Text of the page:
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    Okay. How officers would be at the hotel on such short notice, do you think, bare minimum?

  12. #12
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    Bare minimum?

    Zero.

    She gets checked in under an assumed name. Her cell phone and computer are left with the police, they give her strict instructions not to use the phone or open the door for anyon
    e she does not personally know.

    Of course, there could be more than that. There could be an officer in the room with her, or one outside or more outside, or both.

    But there might not be any depending on the exact circumstances.
    Last edited by Citicop; 12-30-16 at 08:06 PM.
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  13. #13
    harmonica is offline Veteran Member harmonica posts a lot harmonica posts a lot harmonica posts a lot harmonica posts a lot harmonica posts a lot harmonica posts a lot harmonica posts a lot harmonica posts a lot harmonica posts a lot harmonica posts a lot harmonica posts a lot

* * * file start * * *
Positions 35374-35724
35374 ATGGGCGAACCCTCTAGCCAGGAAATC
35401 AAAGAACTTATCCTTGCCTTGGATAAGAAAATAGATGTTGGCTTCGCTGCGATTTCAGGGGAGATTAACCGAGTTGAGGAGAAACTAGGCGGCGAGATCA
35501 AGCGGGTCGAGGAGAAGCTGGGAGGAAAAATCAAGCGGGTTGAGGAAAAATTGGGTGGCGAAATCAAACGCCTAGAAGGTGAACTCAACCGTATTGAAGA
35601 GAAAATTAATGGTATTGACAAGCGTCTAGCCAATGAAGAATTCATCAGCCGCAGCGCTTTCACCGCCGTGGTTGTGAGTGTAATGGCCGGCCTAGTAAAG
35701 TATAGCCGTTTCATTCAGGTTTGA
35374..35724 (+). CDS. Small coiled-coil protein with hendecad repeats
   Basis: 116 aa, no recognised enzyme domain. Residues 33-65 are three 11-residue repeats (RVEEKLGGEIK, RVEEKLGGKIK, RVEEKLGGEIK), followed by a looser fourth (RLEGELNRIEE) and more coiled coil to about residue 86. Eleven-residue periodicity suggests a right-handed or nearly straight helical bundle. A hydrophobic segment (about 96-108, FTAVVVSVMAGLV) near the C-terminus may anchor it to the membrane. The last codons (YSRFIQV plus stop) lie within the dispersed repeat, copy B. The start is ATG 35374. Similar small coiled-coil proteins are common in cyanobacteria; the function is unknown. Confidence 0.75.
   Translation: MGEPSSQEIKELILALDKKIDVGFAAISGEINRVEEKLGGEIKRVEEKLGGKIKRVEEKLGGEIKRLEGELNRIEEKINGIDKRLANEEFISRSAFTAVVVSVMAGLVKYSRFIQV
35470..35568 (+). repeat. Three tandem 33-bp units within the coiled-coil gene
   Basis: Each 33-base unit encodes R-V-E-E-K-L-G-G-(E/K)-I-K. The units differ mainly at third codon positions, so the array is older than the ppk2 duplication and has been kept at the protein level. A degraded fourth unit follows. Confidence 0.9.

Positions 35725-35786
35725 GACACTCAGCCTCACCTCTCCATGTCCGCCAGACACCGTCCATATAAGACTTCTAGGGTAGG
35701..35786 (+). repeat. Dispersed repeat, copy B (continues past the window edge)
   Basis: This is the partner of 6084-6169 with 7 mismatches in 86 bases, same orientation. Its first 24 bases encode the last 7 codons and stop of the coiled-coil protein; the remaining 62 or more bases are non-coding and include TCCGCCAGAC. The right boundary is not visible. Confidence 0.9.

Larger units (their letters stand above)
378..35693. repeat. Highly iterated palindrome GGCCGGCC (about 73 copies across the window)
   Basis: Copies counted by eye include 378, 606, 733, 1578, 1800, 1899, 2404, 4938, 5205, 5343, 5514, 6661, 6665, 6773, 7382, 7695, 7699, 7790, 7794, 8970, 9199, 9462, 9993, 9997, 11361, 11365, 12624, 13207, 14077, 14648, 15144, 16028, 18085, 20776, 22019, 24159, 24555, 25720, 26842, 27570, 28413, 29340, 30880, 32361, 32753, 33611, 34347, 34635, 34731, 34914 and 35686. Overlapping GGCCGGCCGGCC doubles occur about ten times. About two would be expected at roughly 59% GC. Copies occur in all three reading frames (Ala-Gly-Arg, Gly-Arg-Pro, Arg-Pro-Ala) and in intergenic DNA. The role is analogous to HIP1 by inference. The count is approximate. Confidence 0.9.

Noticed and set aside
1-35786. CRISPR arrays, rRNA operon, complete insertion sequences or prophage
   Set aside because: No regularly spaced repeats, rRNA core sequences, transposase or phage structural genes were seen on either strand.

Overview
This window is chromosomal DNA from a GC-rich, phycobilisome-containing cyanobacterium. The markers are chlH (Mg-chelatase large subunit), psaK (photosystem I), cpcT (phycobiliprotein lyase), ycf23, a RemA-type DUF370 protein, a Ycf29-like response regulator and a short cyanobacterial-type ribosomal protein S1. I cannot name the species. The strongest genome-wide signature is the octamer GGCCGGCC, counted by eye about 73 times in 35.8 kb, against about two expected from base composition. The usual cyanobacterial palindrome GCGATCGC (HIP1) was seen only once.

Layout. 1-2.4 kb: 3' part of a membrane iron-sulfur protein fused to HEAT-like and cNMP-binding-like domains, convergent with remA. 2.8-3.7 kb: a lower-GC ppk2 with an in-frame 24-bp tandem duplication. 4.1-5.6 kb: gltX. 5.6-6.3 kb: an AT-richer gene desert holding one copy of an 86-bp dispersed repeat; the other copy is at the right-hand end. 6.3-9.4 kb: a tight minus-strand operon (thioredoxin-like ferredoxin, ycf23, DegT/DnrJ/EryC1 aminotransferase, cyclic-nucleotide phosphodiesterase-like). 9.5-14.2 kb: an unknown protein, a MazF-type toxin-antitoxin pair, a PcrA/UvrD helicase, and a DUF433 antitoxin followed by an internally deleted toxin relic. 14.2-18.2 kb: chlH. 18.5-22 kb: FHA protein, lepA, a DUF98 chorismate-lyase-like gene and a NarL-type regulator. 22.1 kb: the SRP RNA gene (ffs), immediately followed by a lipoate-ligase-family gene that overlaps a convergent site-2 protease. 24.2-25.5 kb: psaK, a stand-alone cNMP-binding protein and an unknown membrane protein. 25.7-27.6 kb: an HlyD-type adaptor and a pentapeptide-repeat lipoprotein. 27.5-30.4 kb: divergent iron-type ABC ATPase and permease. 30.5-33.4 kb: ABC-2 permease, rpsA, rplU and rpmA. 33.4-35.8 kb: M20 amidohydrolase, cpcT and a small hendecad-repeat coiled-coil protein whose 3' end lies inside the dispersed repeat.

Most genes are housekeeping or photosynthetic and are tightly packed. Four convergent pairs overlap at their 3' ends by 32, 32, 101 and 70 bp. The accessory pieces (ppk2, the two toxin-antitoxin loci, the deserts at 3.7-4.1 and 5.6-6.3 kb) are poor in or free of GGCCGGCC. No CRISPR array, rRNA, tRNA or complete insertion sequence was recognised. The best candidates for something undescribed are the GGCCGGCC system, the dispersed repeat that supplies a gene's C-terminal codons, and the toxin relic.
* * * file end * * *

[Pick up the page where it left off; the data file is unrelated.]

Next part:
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    Okay thanks, that helps a lot!

    So since she needs protection and something has to be done inspite of the budget, who make this decision? Is it the police or the prosecutor, for example?

  14. #14
    Citicop's Avatar
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    It could plausibly be either one.

    Once again, we've left the area for which there are standard procedures and entered "this is such an unusual situation that they are winging it to some degree" territory.
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  15. #15
    harmonica is offline Veteran Member harmonica posts a lot harmonica posts a lot harmonica posts a lot harmonica posts a lot harmonica posts a lot harmonica posts a lot harmonica posts a lot harmonica posts a lot harmonica posts a lot harmonica posts a lot harmonica posts a lot
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    Okay thanks a lot, that makes sense! Let's say that only 1 officer is assigned to watch the woman. Would he be positioned outside the hotel room to make sure no one comes in, or would be stationed inside? What if it was a motel instead, would that make a difference? Or would the police not use a motel at all, unless they had to cause of available inns to stay at?